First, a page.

“I have to be willing to let go of all that I think I am in order to be and feel who I am, my true self and nature.” – Greatness in You seminar.
We may think sometimes that to be truly happy we just need a better job, or to fix our marriage, or to have a two-month holiday on an island in the Pacific. The perception that happiness is something that can be achieved by somehow ‘fixing’ the people and events outside ourselves is always reinforced by society and the media. And this is what Dr. Russ Harris called ‘the happiness trap’. We can go around following the masses, changing partners, changing jobs, moving houses, but how long that relief will last for? Two months, six months, one year?
When I was living in Tasmania I moved houses eight times in 12 years. Each time there was some satisfaction: I have a much better view, the kitchen is much nicer or the backyard is nearly flat (Hobart is very hilly!). And at most the honeymoon lasted six months. After that time I had found all the faults with the new place and it was just another house after all. Moving houses was not really addressing what I was really feeling: a deep inner dissatisfaction. There was something missing deep inside that I could not see at the time.
What was really missing for me was self-acceptance. I was unhappy with the work I was doing and I couldn’t see a way out. At the time I couldn’t really feel lasting joy and contentment and I felt I wasn’t good enough. I had so many judgements about myself that I often felt depressed. Instead of celebrating my successes I was focusing on what I perceived to be my failures: I am a single mum, struggling to finish my PhD and working in odd jobs to pay my bills.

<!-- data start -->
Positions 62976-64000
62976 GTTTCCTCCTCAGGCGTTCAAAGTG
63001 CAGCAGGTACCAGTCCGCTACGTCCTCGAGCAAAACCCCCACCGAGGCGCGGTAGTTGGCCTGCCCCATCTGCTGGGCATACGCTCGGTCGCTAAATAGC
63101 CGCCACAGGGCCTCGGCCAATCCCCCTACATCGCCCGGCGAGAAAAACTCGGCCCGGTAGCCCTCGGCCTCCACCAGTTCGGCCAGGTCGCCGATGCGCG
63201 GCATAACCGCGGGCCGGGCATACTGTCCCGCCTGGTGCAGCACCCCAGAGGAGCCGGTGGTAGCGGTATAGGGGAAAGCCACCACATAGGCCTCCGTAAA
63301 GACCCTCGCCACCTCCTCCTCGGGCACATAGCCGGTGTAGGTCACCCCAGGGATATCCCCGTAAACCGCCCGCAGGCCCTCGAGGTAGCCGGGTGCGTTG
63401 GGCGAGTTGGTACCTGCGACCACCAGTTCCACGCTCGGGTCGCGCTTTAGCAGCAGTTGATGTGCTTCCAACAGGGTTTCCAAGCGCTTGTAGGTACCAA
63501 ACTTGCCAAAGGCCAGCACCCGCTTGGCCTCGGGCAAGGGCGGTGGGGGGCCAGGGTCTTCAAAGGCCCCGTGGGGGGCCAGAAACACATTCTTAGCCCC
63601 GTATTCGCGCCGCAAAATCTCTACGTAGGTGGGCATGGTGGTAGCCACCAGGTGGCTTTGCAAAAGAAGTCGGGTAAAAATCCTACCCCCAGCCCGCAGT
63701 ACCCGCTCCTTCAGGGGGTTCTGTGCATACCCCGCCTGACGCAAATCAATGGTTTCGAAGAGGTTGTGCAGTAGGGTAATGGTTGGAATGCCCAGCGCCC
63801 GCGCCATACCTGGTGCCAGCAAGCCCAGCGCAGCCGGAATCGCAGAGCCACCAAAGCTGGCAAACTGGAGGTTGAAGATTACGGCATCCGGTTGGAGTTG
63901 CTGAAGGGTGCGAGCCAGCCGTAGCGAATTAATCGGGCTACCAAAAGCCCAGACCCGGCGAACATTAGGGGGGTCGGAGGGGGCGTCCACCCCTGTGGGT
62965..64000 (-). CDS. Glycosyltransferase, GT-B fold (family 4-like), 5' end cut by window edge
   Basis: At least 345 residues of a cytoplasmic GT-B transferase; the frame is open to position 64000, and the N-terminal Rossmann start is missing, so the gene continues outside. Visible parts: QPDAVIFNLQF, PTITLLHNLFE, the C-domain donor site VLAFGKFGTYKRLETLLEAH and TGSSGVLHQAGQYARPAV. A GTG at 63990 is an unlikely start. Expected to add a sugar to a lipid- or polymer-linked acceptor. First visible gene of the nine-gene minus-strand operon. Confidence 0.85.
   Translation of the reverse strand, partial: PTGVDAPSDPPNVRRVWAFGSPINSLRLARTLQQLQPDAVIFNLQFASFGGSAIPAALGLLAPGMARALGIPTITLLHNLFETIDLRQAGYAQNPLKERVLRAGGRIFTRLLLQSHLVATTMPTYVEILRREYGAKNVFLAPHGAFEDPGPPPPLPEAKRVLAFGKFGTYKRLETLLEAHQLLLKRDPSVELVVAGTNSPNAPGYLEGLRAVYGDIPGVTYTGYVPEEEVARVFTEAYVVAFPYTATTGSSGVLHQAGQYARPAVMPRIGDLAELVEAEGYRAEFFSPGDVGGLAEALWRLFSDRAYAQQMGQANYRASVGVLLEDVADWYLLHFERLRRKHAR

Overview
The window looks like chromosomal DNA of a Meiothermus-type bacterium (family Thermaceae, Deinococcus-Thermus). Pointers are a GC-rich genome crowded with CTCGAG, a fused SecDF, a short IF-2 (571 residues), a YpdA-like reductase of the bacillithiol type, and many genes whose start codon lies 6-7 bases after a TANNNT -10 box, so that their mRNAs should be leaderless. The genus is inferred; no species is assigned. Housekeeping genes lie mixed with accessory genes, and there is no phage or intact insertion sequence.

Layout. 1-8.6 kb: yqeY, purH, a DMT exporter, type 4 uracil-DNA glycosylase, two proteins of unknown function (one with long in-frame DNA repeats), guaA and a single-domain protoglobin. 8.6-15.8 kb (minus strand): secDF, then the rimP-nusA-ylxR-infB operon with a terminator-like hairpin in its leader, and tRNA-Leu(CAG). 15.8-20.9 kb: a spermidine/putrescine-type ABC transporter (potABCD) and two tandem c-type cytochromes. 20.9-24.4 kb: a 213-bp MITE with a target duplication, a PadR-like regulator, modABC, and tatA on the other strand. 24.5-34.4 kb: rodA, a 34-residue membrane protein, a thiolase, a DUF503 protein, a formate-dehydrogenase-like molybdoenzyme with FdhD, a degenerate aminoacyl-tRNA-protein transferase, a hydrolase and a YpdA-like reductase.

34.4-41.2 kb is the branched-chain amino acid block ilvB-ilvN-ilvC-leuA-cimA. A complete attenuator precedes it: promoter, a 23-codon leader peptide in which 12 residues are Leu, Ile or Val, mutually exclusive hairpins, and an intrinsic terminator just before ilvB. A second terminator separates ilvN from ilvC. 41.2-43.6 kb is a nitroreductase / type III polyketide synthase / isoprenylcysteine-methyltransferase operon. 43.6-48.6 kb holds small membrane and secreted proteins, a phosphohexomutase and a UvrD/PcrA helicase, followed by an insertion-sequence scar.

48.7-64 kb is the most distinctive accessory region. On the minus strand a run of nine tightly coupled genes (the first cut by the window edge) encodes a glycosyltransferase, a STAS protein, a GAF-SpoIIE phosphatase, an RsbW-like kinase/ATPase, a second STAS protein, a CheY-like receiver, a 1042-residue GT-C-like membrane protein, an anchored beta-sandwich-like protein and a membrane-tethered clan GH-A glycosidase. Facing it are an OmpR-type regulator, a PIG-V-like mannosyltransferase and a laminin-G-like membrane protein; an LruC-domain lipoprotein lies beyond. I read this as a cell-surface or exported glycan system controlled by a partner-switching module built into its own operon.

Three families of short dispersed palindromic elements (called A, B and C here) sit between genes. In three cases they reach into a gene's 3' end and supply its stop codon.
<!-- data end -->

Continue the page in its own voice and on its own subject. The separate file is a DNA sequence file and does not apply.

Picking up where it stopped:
I had created an image of myself that was quite negative and I was trapped and couldn’t see beyond that. The story I was telling myself seemed so true that I believed in it.
It happens to mostly everyone, we create an idea of who we are based on our external circumstances, or more precisely, based on our perception of our external circumstances: our job, our family our possessions. And then we may call ourselves ‘successful’, ‘mostly successful’, ‘satisfied’, ‘content’, ‘failure’ depending on how we judge our situation. That’s why sometimes we meet people that have everything to feel successful but they are unhappy or restless.
The stories we tell ourselves on a daily basis are very powerful. They feel so real that we believe in them. The stories about who we are will be the ones taking us towards self-acceptance or towards self-neglect or self-loath.
However, it is only when we move away from all the stories that we will be able to find true self-acceptance. True self-acceptance is not dependent on our external circumstances or on our perception of our external circumstances.
True self-acceptance arises from getting to know ourselves at a deeper level. It is not a thought, it is a feeling, a knowing. It can only be found when we go beyond the stories, beyond the rational thoughts.
True self-acceptance arises when we are able to break through the story, however good or bad, of ‘who we think we are’ to meet our true self, getting in touch with our true nature, maybe for the first time. And it is through that embrace that true contentment arises.